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Preventing TB in Well-Fed Mice
10 December 1996 8:00 pm
Since the time of Charles Dickens, people have known that tuberculosis and malnutrition walk hand in hand, especially in developing countries. Poor diets, experts know, can compromise the immune system. Now researchers have discovered a mechanism for how malnutrition cripples the immune systems of mice infected with the tuberculosis bacterium, and how dietary improvements can prevent TB from killing mice. The findings, in today's issue of the Proceedings of the National Academy of Sciences, suggest that good nutrition could go a long way toward preventing full-blown tuberculosis disease in people.
Immunologist Barry Bloom of the Albert Einstein College of Medicine in New York City and his colleagues injected tuberculosis bacteria into two groups of mice: one on a meager 2% protein diet and another group of well-fed rodents getting 20% protein. The mice on the protein-deficient diets rapidly developed TB symptoms, while the well-fed mice showed no signs of disease.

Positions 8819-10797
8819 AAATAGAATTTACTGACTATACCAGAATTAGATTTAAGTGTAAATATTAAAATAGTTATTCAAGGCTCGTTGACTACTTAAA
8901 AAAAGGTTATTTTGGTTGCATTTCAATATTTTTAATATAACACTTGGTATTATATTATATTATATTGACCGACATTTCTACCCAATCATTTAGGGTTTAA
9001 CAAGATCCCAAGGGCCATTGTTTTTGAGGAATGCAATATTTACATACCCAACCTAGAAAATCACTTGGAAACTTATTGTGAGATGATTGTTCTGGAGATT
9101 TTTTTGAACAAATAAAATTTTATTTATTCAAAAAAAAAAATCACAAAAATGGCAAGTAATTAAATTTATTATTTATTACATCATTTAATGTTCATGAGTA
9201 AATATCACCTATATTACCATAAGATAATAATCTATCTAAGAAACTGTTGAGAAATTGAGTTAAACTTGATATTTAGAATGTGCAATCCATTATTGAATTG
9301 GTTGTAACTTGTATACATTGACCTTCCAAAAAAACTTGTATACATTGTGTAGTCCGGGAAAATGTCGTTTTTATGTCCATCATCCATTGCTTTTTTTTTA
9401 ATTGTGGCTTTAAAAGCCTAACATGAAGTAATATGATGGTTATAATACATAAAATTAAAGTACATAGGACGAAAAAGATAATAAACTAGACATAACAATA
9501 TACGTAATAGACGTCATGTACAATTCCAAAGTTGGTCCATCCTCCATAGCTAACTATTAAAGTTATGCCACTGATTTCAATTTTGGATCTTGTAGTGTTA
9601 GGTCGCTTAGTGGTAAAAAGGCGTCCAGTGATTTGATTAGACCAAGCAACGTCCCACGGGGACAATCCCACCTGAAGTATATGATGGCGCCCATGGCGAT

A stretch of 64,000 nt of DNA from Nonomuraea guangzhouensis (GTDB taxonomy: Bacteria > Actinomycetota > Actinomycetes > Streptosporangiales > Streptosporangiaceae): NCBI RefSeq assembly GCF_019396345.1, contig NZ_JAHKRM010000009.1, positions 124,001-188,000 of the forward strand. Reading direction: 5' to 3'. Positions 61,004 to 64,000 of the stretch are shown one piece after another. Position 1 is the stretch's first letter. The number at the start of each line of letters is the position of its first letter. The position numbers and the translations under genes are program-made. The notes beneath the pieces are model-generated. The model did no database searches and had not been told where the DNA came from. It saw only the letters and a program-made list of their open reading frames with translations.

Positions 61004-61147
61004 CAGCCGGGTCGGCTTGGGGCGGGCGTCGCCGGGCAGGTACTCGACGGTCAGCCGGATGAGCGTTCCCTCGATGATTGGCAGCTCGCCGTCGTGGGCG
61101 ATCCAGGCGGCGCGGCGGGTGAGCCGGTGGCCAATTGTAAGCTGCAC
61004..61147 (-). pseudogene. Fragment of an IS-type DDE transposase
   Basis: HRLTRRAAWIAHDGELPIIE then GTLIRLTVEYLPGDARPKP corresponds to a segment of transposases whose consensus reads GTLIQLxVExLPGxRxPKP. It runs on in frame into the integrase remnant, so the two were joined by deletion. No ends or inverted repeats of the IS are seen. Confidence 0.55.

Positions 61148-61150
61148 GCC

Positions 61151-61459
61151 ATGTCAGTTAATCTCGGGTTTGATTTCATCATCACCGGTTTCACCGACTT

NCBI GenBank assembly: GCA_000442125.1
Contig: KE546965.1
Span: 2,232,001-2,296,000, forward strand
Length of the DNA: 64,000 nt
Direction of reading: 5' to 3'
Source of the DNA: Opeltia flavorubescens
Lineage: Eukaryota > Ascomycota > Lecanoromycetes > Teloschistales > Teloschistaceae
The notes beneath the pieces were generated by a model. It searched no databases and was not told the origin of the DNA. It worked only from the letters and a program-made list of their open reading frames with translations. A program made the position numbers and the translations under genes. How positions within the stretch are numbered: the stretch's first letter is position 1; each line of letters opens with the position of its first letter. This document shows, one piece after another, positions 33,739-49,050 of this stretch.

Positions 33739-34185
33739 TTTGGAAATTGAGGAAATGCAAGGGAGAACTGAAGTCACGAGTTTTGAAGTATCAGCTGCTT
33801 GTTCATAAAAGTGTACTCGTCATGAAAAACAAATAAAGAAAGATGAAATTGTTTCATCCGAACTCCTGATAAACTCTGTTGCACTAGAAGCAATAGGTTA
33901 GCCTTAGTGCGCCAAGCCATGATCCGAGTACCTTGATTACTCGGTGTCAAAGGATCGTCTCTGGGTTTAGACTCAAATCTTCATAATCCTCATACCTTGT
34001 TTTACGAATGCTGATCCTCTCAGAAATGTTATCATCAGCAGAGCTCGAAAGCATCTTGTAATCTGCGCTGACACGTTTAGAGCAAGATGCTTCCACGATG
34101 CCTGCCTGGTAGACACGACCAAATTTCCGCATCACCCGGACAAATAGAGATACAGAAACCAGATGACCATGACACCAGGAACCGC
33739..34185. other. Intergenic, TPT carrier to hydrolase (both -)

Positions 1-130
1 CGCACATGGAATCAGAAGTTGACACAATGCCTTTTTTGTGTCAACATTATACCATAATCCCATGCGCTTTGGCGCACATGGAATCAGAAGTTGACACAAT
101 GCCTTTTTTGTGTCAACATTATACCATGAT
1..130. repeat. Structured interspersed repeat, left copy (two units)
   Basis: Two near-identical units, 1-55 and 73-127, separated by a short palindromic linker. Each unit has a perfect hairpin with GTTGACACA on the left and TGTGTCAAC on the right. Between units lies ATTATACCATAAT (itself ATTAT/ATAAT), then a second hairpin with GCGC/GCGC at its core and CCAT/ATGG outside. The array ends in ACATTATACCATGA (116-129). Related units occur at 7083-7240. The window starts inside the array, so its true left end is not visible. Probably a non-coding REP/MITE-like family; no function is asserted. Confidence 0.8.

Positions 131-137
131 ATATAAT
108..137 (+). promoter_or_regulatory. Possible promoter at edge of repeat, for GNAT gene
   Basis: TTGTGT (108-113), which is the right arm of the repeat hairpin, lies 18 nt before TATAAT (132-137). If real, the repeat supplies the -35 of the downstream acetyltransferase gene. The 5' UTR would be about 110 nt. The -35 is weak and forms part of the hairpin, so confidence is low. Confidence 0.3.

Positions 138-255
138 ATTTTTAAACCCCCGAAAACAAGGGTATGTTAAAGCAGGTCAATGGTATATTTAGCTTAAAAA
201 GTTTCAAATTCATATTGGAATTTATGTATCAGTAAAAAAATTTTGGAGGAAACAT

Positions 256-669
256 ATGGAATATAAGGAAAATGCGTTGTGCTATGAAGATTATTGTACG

When they examined the infected tissues in both groups of mice, the researchers found two signs of suppressed immunity in the malnourished rodents only. First, they lacked molecules called lymphokines that signal the production of nitric oxide, which researchers know is the mouse's main chemical weapon against TB bacteria. Second, their immune cells failed to "wall off" the bacteria and keep them from spreading by forming cell clusters called granulomas. The fact that malnutrition weakened both of these immune processes surprised the researchers. "The effects of malnutrition are more complex and profound than we'd expected," Bloom says.
However, giving malnourished mice better diets dramatically improved their condition and averted their death, the researchers found, suggesting that good nutrition may also aid significantly in the treatment of people at risk for TB.
Although it's not clear that people suppress tuberculosis the same way mice do, "it's extremely plausible" that at least the nitric-oxide part of the mechanism is the same, says immunologist Carl Nathan at Cornell University Medical College in New York City. And knowing the molecular mechanism, he says, may drive home to the modern world that malnutrition does indeed underlie the leading cause of death from infectious disease: tuberculosis.